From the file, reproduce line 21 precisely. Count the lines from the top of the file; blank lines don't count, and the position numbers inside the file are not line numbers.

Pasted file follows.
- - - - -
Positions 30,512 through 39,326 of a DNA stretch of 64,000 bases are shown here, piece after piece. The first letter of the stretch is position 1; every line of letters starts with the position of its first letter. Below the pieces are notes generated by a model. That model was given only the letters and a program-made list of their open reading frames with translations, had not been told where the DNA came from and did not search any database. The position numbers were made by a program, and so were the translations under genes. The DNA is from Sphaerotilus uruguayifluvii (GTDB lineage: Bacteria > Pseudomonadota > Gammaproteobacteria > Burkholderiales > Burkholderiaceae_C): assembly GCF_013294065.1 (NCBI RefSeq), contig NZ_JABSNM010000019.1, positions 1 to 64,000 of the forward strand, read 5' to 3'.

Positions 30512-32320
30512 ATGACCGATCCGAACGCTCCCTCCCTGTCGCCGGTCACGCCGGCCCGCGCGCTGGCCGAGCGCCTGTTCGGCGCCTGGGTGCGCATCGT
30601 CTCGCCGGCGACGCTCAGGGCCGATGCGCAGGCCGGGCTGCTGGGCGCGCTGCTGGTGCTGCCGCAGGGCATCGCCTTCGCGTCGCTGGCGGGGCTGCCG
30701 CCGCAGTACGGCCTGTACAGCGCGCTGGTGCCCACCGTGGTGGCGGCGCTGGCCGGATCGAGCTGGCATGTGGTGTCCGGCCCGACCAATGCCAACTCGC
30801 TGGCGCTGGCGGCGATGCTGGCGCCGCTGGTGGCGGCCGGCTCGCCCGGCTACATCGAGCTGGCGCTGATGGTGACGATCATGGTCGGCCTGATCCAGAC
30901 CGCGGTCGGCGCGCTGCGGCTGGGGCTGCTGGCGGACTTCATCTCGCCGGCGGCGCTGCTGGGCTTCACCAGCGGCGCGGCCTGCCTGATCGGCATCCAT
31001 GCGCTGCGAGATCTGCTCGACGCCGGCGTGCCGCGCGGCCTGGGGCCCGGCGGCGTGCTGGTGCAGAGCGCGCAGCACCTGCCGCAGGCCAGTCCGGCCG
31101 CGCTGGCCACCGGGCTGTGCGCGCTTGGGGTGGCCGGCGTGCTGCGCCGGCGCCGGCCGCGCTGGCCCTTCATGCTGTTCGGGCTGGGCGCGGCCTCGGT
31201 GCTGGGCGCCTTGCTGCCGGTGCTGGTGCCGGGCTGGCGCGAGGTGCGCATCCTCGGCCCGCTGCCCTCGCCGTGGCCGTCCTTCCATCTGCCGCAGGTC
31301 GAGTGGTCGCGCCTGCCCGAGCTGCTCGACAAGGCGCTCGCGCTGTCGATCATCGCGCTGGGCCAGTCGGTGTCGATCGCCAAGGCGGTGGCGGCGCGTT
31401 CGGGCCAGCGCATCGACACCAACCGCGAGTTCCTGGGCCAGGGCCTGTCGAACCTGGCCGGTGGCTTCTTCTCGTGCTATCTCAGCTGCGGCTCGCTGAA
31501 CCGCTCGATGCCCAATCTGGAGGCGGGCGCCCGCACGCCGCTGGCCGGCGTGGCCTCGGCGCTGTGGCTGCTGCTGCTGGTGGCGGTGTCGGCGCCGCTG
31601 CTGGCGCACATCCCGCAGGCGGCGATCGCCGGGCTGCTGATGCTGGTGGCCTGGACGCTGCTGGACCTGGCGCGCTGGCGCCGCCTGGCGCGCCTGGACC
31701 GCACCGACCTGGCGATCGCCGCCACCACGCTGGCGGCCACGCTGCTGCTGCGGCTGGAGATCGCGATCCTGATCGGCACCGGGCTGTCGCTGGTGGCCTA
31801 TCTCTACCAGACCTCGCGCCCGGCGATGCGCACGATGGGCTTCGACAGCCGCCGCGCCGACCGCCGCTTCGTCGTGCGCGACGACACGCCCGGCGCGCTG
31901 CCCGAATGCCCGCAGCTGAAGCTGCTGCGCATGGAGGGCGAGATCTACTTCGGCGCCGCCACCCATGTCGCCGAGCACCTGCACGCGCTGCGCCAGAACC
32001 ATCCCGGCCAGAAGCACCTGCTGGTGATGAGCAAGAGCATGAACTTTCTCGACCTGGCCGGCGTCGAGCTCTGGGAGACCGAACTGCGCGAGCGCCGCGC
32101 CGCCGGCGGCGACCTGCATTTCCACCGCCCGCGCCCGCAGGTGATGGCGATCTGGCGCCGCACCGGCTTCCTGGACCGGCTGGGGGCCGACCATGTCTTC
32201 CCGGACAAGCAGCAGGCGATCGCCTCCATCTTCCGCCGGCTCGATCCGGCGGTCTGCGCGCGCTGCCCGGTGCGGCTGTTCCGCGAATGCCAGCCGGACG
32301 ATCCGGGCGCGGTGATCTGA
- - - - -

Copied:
32301 ATCCGGGCGCGGTGATCTGA